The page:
Namaste everyone, friends! Today, the most important topic on the agenda is awareness. We all know this word very well, but do we practice what it implies? How aware are you of every action you take, every thought that comes into your head, or every emotion you experience? We spend most of our lives sleeping, even if we are physically awake. Hence absent-mindedness, forgetfulness, eternal anxiety, causeless fears, carelessness in words and thoughtless emotional outbursts, for which one is then ashamed. Mindfulness meditation, or mindfulness meditation, is precisely aimed at awakening us from this restless waking sleep and filling our mechanical existence with life.

Content of the article

  • What is the meaning of mindfulness?
  • How did mindfulness meditation come about?
  • Preparing to Meditate to Develop Mindfulness
  • A Suitable Place to Practice
  • Ways to Meditate to Achieve Mindfulness
  • Mindfulness Meditation: A Practical Guide
  • Tips for Beginners
  • Common Mistakes in Mindfulness 3 Practice 904 Mindfulness in Daily Life0044
  • Once again about mindfulness meditation

What is the meaning of mindfulness?

The word mindfulness is translated from English as “mindfulness”, “remembering”, “attention”, but such definitions are too superficial and do not exhaust all the depth of its meaning. Mindfulness is a set of meditation techniques aimed at keeping the focus of attention in the present moment as much as possible. The bottom line is that we are fully aware and accept what is happening without criticism and condemnation, we are completely open to the experience that we are experiencing right now and are aware of every moment. Roughly speaking, if we eat an apple, then the whole Universe closes for us on this apple: all that worries us at the moment is its color, smell, taste, texture, etc. This practice eventually leads to the fact that Every moment becomes precious for us. We are beginning to spend more and more time just living life, and not twisted in its mental projections. All our actions acquire an unprecedented meaningfulness, the mind begins to work more smoothly, emotions no longer dominate us, and awareness becomes our constant companion. We can say that mindfulness is the key to self-management. By practicing mindfulness meditation, a person becomes conscious, gets rid of chronic stress and irritability, his nervous system heals, and his intellectual abilities become sharper at times.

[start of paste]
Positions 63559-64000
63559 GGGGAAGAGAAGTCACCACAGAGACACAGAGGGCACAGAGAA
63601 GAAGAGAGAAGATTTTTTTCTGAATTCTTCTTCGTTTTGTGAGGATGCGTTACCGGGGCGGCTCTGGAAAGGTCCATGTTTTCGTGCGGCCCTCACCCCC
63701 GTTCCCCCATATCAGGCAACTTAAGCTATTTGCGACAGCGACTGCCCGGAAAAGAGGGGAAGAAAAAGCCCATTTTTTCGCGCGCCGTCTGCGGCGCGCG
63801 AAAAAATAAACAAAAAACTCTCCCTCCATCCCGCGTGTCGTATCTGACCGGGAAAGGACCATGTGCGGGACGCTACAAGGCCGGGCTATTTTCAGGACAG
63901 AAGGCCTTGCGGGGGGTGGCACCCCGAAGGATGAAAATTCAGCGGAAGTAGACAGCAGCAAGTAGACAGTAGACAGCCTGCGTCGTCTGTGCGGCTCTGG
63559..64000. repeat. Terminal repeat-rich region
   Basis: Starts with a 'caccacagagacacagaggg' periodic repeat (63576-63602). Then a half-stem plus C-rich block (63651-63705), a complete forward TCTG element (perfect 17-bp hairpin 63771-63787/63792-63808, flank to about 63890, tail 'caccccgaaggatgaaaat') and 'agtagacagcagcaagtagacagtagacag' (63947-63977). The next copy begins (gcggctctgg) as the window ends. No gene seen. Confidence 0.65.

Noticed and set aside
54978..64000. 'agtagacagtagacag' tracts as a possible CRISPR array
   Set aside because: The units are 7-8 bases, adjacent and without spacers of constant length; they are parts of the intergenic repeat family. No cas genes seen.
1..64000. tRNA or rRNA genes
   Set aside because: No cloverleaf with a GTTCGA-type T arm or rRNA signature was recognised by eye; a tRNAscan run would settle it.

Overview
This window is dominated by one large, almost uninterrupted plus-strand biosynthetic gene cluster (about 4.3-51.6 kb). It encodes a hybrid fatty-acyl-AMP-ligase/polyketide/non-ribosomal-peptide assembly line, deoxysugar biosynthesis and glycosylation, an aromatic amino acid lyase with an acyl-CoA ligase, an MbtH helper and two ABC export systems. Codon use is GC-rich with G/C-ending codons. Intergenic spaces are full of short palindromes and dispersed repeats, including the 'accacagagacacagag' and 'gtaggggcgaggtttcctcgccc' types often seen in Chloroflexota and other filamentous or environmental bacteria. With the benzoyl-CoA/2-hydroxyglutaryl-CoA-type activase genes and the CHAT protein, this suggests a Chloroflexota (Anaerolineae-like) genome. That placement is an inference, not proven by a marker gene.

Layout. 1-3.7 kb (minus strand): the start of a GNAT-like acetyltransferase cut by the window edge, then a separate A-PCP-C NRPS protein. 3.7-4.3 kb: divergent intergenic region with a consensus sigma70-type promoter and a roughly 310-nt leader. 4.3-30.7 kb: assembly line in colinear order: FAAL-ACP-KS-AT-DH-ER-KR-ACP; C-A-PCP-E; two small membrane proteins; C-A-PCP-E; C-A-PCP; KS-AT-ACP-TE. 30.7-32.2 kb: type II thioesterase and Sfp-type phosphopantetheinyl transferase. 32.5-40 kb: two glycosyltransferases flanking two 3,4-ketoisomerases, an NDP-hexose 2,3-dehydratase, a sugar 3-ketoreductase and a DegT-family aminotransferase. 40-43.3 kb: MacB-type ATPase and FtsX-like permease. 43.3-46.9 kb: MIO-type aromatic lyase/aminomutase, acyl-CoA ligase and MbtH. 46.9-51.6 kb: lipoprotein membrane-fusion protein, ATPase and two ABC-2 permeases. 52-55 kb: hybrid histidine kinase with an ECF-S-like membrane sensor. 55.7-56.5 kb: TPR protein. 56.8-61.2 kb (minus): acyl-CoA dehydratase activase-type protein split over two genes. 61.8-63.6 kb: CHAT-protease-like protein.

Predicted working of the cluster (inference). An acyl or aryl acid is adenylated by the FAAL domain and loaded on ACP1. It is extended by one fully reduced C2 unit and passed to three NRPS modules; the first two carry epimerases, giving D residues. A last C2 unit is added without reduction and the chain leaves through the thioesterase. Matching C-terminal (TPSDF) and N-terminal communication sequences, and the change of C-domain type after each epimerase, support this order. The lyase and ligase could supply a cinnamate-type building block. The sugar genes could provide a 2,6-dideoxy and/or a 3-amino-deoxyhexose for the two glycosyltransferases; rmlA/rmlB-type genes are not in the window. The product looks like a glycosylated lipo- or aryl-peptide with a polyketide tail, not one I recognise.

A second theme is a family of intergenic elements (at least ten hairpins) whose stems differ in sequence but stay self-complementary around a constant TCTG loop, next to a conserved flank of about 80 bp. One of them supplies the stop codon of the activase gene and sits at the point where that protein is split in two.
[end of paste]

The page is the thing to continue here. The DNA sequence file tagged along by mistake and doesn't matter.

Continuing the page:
How did mindfulness meditation come about?